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Infectious Disorders - Drug Targets

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ISSN (Print): 1871-5265
ISSN (Online): 2212-3989

Research Article

Renal Phosphate Handling in Antiretroviral-naive HIV-Infected Patients

Author(s): Tewogbade Adeoye Adedeji*, Simeon Adelani Adebisi, Nife Olamide Adedeji, Olusola Akanni Jeje and Rotimi Samuel Owolabi

Volume 21, Issue 2, 2021

Published on: 07 July, 2020

Page: [202 - 210] Pages: 9

DOI: 10.2174/1871526520666200707115259

Price: $65

Abstract

Background: Human immunodeficiency virus (HIV) infection impairs renal function, thereby affecting renal phosphate metabolism.

Objectives: We prospectively estimated the prevalence of phosphate abnormalities (mild, moderate to life-threatening hypophosphataemia, and hyperphosphataemia) before initiating antiretroviral therapy (ART).

Methods: A cross-sectional analysis was performed on 170 consecutive newly diagnosed ARTnaive, HIV-infected patients attending our HIV/AIDS clinics over a period of one year. Fifty (50) screened HIV-negative blood donors were used for comparison (controls). Blood and urine were collected simultaneously for phosphate and creatinine assay to estimate fractional phosphate excretion (FEPi %) and glomerular filtration rate (eGFR).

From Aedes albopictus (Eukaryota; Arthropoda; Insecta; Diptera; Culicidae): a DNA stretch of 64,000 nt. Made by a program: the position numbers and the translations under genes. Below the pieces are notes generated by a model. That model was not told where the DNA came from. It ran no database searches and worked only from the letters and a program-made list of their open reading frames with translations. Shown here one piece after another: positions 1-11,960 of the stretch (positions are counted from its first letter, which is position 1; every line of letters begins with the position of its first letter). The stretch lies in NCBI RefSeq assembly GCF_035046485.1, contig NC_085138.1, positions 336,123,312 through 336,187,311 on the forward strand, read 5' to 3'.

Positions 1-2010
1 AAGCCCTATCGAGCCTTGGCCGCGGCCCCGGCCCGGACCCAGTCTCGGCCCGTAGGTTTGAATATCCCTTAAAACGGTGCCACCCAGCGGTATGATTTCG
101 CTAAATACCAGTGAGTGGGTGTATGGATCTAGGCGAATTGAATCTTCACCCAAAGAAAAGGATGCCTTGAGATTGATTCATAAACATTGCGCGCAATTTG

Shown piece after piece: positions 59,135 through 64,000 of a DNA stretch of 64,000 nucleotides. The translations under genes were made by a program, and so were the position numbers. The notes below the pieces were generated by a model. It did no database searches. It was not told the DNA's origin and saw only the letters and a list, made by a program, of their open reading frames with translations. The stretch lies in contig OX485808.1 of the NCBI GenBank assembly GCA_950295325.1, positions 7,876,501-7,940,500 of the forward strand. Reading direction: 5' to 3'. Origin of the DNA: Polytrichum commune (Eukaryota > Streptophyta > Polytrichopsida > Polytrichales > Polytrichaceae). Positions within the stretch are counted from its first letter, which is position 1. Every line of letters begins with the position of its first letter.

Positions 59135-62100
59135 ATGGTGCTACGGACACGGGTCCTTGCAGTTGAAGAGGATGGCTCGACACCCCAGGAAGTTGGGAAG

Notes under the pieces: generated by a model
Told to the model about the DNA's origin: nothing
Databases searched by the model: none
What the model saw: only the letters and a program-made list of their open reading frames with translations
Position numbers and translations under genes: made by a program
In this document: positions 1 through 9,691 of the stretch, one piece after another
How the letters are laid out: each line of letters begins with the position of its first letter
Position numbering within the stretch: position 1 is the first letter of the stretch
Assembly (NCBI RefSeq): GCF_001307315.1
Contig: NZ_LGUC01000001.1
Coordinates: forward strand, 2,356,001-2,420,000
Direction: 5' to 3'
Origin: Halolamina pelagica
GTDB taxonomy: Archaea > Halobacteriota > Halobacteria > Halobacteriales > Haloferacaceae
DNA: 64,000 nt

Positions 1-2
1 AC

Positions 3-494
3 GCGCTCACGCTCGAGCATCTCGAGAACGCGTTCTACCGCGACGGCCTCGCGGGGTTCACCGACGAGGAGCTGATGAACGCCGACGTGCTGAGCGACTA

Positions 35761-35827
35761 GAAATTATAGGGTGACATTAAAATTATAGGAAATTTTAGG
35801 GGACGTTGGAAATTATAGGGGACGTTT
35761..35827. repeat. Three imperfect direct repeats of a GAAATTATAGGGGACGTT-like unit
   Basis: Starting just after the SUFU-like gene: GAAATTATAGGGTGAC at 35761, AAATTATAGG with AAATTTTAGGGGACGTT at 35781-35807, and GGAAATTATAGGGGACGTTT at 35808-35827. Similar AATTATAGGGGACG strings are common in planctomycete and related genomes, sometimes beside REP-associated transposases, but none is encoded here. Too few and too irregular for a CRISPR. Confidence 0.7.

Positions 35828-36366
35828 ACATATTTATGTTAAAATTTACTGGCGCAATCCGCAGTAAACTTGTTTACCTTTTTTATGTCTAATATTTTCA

Results: eGFR showed significant difference between patients’ and controls’ medians (47.89ml/ min/1.73m2 versus 60ml/min/1.73m2, p <0.001); which denotes a moderate chronic kidney disease in the patients. Of the 170 patients, 78 (45.9%) had normal plasma phosphate (0.6-1.4 mmol/L); 85 (50%) had hyperphosphataemia. Grades 1, 2 and 3 hypophosphataemia was observed in 3 (1.8%), 3 (1.8%), and 1(0.5%) patient(s) respectively. None had grade 4 hypophosphataemia. Overall, the patients had significantly higher median of plasma phosphate than the controls, 1.4 mmol/L (IQR: 1.0 – 2.2) versus 1.1 mmol/L (IQR: 0.3 – 1.6), p <0.001, implying hyperphosphataemia in the patients; significantly lower median urine phosphate than the controls, 1.5 mmol/L (IQR: 0.7 -2.1) versus 8.4 mmol/L (IQR: 3.4 – 16), p <0.001), justifying the hyperphosphataemia is from phosphate retention; but a non-significantly lower median FEPi% than the controls, 0.96% (IQR: 0.3 -2.2) versus 1.4% (IQR: 1.2 -1.6), p > 0.05. Predictors of FEPi% were age (Odds ratio, OR 0.9, p = 0.009); weight (OR 2.0, p < 0.001); CD4+ cells count predicted urine phosphate among males (p = 0.029).

Conclusion: HIV infection likely induces renal insufficiency with reduced renal phosphate clearance. Thus, hyperphosphataemia is highly prevalent, and there is mild to moderate hypophosphataemia but its life-threatening form (grade 4) is rare among ART-naive HIV patients.

Keywords: Antiretroviral, human Immunodeficiency Virus, hyperphosphataemia, hypophosphataemia, renal handling of phosphate, eGFR.

Graphical Abstract
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